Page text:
Hello traders! This week’s newsletter will be a short lesson on candlestick stock charts and how to use them for hints on your trades.
First of all, Japanese candlesticks were first invented in Japan hundreds of years ago to try and predict the future price of rice. The interpretation of candlesticks is very fast and efficient, which is why they have remained so popular even in this day and age. There are dozens and dozens of different patterns that exist in the world of candlesticks. I plan on giving you an easy way to interpret the very basics of them to help with your trading.
Every candlestick shows us four data points, the open (first trade in the time period), the high (highest trade in the time period), low (lowest trade in the time period and the close (last trade in the time period). Of these four data points, each is important in its own way, but for this technique we are more interested in the close.
In the following image, you can see that I’ve marked two different candles with blue arrows, One and Two. I’ve also broken down these candles into five equal parts – quintiles. I look at where the candle closes within this range of quintiles to give me a bias of, from very bearish to very bullish.
If the candle closes in the highest quintile, that is very bullish (meaning a strong bias to higher prices).
If the candle closes in the next lower quintile, that is bullish (meaning a bias to higher prices).
If the candle closes in the middle quintile, the bias is neutral.
If the candle closes in the next lower quintile, that is bearish (meaning a bias to lower prices).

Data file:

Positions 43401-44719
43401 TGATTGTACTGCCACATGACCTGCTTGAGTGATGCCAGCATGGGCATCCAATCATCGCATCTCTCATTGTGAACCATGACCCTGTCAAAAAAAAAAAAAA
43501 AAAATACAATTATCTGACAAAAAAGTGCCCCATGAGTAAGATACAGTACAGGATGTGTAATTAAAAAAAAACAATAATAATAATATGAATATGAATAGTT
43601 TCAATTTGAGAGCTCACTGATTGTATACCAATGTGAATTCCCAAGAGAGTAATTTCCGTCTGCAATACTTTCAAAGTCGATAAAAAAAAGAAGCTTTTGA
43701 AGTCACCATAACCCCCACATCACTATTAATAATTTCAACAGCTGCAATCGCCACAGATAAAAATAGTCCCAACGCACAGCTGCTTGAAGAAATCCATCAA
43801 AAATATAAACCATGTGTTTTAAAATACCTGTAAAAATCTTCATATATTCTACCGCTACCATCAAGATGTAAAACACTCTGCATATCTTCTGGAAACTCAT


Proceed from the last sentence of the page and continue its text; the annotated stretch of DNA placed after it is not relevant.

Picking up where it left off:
If the candle closes in the lowest quintile, that is very bearish (meaning a strong bias to lower prices).
So, on the candle labeled One, it closed in the top quintile giving a very bullish bias/hint for what will happen in the next candle. Lo and behold, the next went up as well! As you look at each of the following green bodied candles, you can see that bullish bias held until the move was nearly complete.
On the candle labeled Two, it closed in the lowest quintile, giving a very bearish bias/hint for what will happen in the next candle. Lo and behold, the next candle went down as well!
Notice the following large red candle closed near the very bottom of its range as well, but the next candle obviously didn’t continue down. Location on the chart is more important than the shape of the candle. What this means is that a very bearish candle after a long move down is much less important than after a long move up! On the other side of the coin, a very bullish candle after a long move up is much less important than after a long move down!
So how can we use this information? On the following image, I have put on two charts of the USDCAD. The chart on the left is a daily chart with the very bearish candle from September 3 marked in.
Notice we already had a move up from about 1.3020 to 1.3380 over a period of six weeks or so. The upward trend seems to be getting tired, the Sept 2 and 3 closing prices are indicating a bearish bias. On Sept 4, price traded below the Sept 3 low, indicating the bears are finally taking over. The plan would be to then go short in a smaller time frame supply zone.
The breakdown is, look for a bearish close after a move up into supply, drill down to a smaller time frame to find a supply zone for a short entry. Look for a bullish close after a move down into demand, drill down to a smaller time frame to find a demand zone for a long entry.